A Few Things You Can Do to Winterize A Vehicle On Your Own
Anyone who lives in an area with consistent yearly snowfall knows about dealer “winterization” packages offered by their service departments, yet the HonestCarDealer has a few basic tips to protect your automotive investment and make the winter months a lot less cruel on you and your vehicle.
Do it Yourself Tips for Winterizing a Vehicle: For Use
The key to fighting winter weather — and saving money on unnecessary “winterization” service appointments — is knowing what elements of your vehicle are most susceptible to damage from cold, frost, and snow. The health of your tires should be priority number one. If you have access to snow tires, know how to install them, and live in a region where the grounds are covered in snow enough of the year to warrant switching treads, by all means do that first. If, on the other hand, your snowfall is only sporadic, you can get a little extra grip from reducing the air pressure in your tires. Be wary, however, because under cold weather conditions tires naturally lose pressure; check your gauges first. Your car owner’s manual may also have a suggested pressure level for winter driving.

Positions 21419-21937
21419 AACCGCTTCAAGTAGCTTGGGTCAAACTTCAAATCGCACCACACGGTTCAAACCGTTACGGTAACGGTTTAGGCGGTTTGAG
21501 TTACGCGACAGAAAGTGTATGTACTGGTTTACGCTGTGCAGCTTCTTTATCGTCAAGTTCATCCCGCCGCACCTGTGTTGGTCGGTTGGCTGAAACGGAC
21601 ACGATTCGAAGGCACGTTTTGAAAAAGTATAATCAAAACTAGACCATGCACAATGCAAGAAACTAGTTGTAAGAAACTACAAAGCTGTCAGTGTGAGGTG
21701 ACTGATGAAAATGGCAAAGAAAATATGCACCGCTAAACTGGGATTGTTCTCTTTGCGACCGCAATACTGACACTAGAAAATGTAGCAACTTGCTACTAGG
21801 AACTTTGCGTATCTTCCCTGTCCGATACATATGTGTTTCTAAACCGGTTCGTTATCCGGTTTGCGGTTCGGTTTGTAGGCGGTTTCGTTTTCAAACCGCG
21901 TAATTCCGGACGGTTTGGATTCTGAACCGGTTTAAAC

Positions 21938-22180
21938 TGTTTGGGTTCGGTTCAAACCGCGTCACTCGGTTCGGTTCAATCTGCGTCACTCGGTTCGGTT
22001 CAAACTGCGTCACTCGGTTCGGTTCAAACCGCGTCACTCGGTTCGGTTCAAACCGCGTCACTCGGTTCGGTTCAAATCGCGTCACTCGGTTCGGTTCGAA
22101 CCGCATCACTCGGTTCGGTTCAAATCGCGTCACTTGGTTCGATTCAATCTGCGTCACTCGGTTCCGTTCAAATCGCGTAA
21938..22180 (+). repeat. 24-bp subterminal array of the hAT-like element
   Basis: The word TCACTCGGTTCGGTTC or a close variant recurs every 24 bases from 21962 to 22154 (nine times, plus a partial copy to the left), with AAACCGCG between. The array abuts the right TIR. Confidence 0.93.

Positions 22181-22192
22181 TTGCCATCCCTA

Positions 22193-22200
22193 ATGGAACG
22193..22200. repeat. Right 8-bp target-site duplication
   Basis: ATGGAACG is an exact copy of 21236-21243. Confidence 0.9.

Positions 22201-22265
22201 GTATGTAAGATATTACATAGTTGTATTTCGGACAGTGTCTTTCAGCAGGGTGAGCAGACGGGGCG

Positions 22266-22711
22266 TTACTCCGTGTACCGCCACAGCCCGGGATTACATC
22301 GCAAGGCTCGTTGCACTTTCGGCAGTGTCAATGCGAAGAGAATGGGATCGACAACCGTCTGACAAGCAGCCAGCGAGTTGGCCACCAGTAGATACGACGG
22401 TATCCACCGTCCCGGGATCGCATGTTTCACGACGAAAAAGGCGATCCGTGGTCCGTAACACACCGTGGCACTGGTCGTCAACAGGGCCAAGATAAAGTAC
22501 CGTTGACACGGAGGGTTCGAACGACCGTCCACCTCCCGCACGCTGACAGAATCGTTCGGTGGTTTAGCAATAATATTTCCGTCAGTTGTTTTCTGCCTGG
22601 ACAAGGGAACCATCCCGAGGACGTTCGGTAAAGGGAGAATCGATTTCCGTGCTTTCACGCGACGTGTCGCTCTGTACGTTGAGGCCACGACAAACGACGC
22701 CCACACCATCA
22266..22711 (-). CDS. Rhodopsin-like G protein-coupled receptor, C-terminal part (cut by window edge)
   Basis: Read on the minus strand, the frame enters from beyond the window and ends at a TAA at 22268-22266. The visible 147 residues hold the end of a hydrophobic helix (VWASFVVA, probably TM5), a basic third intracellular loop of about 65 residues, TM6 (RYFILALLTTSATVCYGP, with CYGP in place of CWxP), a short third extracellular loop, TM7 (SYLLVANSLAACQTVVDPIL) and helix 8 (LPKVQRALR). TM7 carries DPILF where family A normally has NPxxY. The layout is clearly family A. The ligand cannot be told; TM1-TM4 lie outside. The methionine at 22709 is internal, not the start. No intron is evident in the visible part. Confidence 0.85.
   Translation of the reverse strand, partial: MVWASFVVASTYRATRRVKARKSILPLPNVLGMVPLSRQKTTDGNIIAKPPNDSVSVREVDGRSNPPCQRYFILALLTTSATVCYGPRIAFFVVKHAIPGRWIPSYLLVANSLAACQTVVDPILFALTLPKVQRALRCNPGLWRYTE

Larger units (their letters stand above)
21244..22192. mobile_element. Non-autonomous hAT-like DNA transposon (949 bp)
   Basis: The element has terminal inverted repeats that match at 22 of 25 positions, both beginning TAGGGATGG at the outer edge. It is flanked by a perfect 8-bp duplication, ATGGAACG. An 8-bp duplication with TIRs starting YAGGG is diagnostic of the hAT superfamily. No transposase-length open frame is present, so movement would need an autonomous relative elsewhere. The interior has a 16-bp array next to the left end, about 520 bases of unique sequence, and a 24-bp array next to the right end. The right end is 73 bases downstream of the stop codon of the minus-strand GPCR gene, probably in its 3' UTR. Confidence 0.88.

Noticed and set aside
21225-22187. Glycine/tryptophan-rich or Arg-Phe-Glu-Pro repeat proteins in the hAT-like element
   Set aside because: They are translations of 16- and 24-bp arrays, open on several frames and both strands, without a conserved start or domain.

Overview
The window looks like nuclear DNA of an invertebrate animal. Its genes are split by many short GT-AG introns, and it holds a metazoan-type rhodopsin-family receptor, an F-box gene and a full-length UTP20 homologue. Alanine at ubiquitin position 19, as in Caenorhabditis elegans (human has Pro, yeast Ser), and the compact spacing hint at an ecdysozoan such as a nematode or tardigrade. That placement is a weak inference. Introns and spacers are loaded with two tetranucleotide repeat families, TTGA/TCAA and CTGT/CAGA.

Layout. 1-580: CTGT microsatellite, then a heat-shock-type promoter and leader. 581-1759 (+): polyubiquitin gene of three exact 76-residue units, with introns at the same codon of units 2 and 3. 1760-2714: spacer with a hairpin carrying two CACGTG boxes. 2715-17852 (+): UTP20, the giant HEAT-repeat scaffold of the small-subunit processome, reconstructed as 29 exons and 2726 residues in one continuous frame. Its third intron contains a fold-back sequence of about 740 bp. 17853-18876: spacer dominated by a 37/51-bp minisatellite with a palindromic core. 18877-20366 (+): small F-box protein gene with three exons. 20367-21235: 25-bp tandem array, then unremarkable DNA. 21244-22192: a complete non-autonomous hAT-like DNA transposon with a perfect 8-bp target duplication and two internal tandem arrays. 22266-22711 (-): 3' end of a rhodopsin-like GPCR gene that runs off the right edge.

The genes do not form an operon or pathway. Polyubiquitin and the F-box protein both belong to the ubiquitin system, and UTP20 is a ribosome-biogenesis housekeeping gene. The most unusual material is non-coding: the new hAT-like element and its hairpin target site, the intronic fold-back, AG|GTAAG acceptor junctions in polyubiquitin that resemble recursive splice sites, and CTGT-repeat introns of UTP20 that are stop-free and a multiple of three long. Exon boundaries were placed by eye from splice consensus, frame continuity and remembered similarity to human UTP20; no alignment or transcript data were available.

Next up is engine health. Although it is somewhat less common today than in the past, many engines still require a different viscosity of oil during the winter. You will want to consult your owner’s manual and replace accordingly. While you’re at this, you should also make sure your antifreeze mixture is topped off and at the correct ratio. Replacing your wiper blades and washing fluids for snowy driving wouldn’t hurt either. An emergency kit is also essential.
Apart from these basic things, all you need to do is to ensure that certain other systems are operating as usual before venturing out. Check the following to see that they are nominal:
- Your all-wheel drive (AWD) system, if applicable.
- That your battery is holding an adequate charge.
- Test the heating and defrosting climate systems.
- Address any check-engine or warning lights.
If you still feel the need to submit your car to dealer “winterizing” after doing all this, go right ahead, but taking the time to do these few things should give you the confidence to make the trek into a winter wonderland.
July 22, 2012 by Jamie Rettig